College drops program in favor of women's soccer

There is no joy in Mudville ... or in Port Angeles. Not if you're a softball player.

Peninsula College athletic program officials confirmed last week they will drop softball from its athletic programs following the 2010 spring season and replace it with women's soccer, set to kick off in the fall of this year.

The college plans to hire a coach and begin recruiting women soccer players right away in an effort to field a competitive team, said Rick Ross, college director of athletics.

"We've been talking about women's soccer for some time and perhaps in different circumstances we could have added that sport and ramped up resources for women's softball at the same time," Ross said. "Unfortunately, we are in a tough budget climate and we feel we're better positioned to start and successfully maintain a women's soccer program at this time."

The news shocked and saddened several Pirate softball players who were in midst of preseason practices when the new broke in early March.

"It's disappointing, especially for the girls who came from Alaska to play," said Carly Swingle, the Pirates' starting pitcher and 2008 graduate of Sequim High.

P.C.'s softball roster features nine freshmen; three (Heather Carlson, Emily Garner and Cimone Trout) are from Alaska, five from Port Angeles and one is from Port Townsend.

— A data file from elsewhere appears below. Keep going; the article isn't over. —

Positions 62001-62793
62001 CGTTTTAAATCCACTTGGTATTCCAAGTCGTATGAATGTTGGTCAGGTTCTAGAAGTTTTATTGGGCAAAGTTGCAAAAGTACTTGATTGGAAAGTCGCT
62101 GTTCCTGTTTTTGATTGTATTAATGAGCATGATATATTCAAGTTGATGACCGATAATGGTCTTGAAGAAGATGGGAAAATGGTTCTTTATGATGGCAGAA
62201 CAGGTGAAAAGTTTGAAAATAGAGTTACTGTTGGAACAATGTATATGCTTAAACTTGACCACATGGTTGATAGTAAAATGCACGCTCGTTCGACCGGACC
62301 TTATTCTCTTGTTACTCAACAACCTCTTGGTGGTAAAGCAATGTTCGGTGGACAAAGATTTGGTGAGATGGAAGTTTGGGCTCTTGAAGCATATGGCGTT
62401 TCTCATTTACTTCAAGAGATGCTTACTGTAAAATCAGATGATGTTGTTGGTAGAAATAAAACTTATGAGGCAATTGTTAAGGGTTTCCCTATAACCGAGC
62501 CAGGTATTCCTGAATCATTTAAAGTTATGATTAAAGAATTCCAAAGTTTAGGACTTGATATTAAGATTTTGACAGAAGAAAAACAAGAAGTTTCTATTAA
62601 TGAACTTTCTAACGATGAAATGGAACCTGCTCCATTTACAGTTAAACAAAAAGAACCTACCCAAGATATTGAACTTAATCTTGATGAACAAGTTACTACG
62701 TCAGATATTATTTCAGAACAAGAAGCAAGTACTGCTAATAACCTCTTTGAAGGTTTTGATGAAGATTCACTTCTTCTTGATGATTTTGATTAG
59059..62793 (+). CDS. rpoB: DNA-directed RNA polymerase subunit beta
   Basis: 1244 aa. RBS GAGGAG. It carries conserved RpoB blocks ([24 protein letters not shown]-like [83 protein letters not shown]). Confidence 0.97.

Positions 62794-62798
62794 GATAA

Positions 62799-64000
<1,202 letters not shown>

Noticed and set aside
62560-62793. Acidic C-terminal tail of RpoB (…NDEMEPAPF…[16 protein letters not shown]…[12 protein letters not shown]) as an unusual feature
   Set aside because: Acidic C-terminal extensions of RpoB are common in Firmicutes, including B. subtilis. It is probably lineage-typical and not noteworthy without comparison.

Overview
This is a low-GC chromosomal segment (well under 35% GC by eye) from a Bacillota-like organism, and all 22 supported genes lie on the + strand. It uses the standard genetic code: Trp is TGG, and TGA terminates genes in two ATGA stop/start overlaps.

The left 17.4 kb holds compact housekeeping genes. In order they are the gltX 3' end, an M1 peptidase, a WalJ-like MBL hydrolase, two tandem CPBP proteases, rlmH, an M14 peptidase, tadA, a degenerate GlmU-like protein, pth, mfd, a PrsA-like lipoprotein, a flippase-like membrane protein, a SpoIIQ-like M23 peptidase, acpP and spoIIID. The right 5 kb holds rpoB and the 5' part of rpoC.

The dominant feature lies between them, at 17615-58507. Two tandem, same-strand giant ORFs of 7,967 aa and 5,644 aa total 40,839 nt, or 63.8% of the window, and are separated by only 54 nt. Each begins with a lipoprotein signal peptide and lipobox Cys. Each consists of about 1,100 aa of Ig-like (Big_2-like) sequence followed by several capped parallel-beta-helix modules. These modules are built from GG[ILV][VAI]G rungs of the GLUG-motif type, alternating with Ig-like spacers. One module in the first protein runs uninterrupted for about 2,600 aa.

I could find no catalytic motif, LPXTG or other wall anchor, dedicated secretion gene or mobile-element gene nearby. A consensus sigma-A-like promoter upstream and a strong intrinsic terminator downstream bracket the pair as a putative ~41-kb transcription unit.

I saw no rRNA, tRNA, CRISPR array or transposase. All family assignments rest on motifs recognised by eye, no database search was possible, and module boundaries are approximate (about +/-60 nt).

Those freshmen now have a decision to make: remain at Peninsula College without softball or transfer to another school that offers the sport.

"It's disappointing," said Pirate shortstop Molly Fletcher, a 2006 Sequim High grad. "I'm sure there's lots of local kids (who were) looking forward to playing."

P.C. keeps four sports

Peninsula continues to offer four sports, only now the 2010-2011 academic year features women's and men's soccer teams during fall quarter, women's and men's basketball teams for the majority of the winter quarter and no sports in the spring.

"Ultimately, we hope this shift will improve our participation and provide more access to higher education for women athletes," Ross said. "There's never a good time to make a change, but the state budget crisis has us all looking for efficiency in everything we do. This move simply makes sense on a number of levels."

Ross said the decision was made with three major factors in mind: the ability of the department to fund sports, the ability to meet enrollment and roster numbers, and the ability to be competitive each season.

The Pirate softball program has struggled in the past two seasons, going 7-36 in 2008 and 5-28 in 2009. But P.C. is just three years removed from an NWAAC tournament-qualifying Pirate squad that went 22-14 and won a game at the tourney.

"We have an excellent coaching staff and a great group of young women on this year's roster, which makes this an even more difficult decision," Ross said.

"Ultimately, we have to do what we believe is best for the future of the college - and we believe women's soccer is the best long-term option for us."

Reach Michael Dashiell at

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